As the final preparations take place before the 2019 Latin America Amateur Championship, Rob Smith sets the scene…
Latin America Amateur Championship Preview
Flying out from the UK just as the weather looks set to take a turn for the worse, I don’t expect too much sympathy as I spend a few days in the Dominican Republic at the amazing Casa de Campo. Nonetheless, I am here for an important reason; to report on the fifth staging of the Latin America Amateur Championship, one of the most prestigious amateur golf tournaments in the world.
Following in the successful footsteps of its slightly older brother, the Asia-Pacific Amateur Championship, this event was founded in 2015 by The R&A, the Masters Tournament and the USGA. The reason for this is to further develop amateur golf in the region; effectively South America, Central America, Mexico and the Caribbean.
As a testimony to the importance of this championship, the winner will receive an invitation to compete in the Masters at Augusta in April. He will also earn a place in The Amateur Championship which is being staged this year at two Golf Monthly Top 100 favourites, Portmarnock and The Island. On top of this, he will receive an exemption into the US Amateur and any other USGA amateur championship for which he is eligible.
Both the winner and the runner-up (and ties) also receive exemptions into final qualifying for The Open Championship which this year returns to Royal Portrush, and final qualifying for the US Open which is at Pebble Beach.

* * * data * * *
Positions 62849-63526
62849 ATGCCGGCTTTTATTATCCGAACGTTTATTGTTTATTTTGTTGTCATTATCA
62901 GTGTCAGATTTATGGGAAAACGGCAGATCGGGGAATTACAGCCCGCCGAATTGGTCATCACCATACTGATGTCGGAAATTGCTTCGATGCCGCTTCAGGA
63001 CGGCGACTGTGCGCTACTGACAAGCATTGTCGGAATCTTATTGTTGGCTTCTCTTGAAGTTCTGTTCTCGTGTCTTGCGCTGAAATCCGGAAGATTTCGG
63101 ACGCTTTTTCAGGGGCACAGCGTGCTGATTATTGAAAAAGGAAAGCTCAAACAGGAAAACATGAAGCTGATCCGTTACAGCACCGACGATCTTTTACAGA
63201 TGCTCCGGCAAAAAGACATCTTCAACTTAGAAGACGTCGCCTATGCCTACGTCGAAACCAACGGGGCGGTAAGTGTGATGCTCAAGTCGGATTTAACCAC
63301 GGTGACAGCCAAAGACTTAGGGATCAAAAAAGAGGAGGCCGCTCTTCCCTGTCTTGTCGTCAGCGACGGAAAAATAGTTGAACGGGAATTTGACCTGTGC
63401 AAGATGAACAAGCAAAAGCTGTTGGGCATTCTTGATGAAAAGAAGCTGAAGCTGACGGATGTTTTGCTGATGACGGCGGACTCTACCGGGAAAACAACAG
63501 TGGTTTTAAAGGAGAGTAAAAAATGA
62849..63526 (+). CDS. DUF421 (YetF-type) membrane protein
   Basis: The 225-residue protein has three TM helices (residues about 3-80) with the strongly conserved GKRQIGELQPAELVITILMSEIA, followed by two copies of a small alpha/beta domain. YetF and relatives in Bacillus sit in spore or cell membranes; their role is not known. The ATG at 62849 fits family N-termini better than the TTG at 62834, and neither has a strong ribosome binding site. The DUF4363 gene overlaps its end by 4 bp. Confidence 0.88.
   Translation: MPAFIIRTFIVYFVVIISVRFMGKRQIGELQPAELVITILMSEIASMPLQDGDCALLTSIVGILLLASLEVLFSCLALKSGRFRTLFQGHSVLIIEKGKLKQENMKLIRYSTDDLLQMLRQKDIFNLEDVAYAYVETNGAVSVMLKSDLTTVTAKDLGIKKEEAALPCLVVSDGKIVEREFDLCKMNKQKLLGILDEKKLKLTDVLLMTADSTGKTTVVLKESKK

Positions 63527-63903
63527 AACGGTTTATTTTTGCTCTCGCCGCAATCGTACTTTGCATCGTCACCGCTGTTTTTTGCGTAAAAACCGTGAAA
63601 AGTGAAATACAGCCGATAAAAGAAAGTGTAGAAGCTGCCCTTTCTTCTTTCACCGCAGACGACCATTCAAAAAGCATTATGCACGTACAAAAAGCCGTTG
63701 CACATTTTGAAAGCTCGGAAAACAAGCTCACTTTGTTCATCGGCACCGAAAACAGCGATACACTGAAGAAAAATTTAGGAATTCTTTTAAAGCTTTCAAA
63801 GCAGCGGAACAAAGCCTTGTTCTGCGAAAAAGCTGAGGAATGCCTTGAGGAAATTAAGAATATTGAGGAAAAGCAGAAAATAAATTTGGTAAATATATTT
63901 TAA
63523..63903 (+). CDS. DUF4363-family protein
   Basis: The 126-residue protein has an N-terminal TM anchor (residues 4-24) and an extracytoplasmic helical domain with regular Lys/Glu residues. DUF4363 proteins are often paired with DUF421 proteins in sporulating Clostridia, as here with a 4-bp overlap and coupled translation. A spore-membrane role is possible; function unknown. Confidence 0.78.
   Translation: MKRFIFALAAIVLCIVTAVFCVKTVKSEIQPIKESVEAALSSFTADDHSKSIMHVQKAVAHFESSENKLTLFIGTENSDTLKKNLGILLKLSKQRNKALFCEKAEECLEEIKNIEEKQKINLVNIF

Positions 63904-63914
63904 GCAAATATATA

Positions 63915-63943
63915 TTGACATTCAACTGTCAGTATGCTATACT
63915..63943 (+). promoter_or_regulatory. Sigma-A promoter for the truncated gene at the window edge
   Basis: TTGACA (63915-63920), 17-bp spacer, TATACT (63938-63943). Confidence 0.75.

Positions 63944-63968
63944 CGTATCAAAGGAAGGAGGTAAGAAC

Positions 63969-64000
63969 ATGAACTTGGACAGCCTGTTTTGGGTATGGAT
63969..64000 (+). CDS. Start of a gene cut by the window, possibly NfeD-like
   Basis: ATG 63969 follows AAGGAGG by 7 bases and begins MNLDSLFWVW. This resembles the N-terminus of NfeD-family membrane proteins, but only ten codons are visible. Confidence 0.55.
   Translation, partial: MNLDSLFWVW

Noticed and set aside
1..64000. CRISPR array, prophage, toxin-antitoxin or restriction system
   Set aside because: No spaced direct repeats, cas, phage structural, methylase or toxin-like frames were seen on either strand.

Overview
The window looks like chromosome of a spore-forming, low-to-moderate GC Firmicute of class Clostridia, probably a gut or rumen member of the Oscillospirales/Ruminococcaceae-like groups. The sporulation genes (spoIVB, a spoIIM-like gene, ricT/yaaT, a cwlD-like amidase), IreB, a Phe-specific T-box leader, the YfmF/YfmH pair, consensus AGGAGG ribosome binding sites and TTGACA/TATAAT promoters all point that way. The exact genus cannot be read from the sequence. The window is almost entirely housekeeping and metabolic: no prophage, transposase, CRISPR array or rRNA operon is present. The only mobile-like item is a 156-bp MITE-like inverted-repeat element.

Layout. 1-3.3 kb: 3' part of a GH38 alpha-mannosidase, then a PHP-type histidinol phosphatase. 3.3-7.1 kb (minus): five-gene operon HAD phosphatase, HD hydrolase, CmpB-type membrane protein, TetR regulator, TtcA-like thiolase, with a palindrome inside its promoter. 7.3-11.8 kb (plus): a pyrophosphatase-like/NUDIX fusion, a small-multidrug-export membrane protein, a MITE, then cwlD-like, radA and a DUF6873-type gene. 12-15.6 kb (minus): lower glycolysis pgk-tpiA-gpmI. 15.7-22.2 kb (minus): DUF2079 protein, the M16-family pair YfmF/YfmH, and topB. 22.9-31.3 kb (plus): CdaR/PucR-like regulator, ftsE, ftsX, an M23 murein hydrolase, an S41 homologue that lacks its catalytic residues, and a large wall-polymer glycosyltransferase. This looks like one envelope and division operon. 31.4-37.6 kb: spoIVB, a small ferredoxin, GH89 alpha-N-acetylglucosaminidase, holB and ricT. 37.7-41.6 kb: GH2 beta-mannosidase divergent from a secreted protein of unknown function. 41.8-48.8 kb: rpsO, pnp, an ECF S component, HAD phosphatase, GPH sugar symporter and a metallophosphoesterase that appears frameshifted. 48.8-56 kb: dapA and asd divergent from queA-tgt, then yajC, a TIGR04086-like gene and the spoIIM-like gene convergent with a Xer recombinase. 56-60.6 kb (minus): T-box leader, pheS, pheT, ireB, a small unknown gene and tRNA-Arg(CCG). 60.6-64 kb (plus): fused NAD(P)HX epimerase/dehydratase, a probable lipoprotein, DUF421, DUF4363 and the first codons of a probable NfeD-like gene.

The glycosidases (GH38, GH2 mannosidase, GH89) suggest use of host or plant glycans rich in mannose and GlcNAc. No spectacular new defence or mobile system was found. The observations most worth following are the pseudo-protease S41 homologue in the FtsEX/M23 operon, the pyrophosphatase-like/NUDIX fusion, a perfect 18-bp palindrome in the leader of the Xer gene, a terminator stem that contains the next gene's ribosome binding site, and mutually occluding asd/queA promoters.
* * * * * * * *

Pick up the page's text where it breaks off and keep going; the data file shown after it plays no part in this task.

If any further evidence is needed in terms of the prestige of this event, the fully-equipped Media Centre has attracted representation from all over the world, and the most senior officials of the organising bodies are here in force.
The final day of practice saw a shotgun start with the players having the opportunity to work on their games, particularly the tricky approach pitches and chips that will prove so important this week.
The 2018 winner, Chilean Joaquín Niemann, is the only one of the four previous winners not to be competing this week – the simple reason being that he turned professional following his participation in the Masters and is already making inroads on the PGA Tour. In turn, this is acting as a real inspiration to young golfers throughout the region.
In the field of 108 supremely talented young amateurs, one of the hot favourites is Peruvian Luis Fernando Barco. Not only is he the highest-placed golfer here in the World Amateur Golf Ranking, but he finished in a tie for third when the event was held here three years ago and so has plenty of experience on his side as well.
In terms of national form, a Chilean golfer has won three of the four previous stagings of the event and the country has 10 golfers here this week. Overall, 29 countries are represented at Casa de Campo this week, and there are 19 golfers in the field who have played in the event every year since its inception.
One of the most appealing aspects of the week for everyone is the course itself. Designed in 1971 by Pete Dye, there are seven holes which run right along the oceanside and it will look an absolute picture in the live coverage that is to be televised throughout Latin America during all four days of the championship.
Play starts bright and early from both tees at 7:15 on Thursday morning – four hours behind UK time – and a key factor on this demanding and exposed oceanside 7,210-yard course will be the wind. The next four days look set to be packed with top-class golf over one of the most admired courses in the world.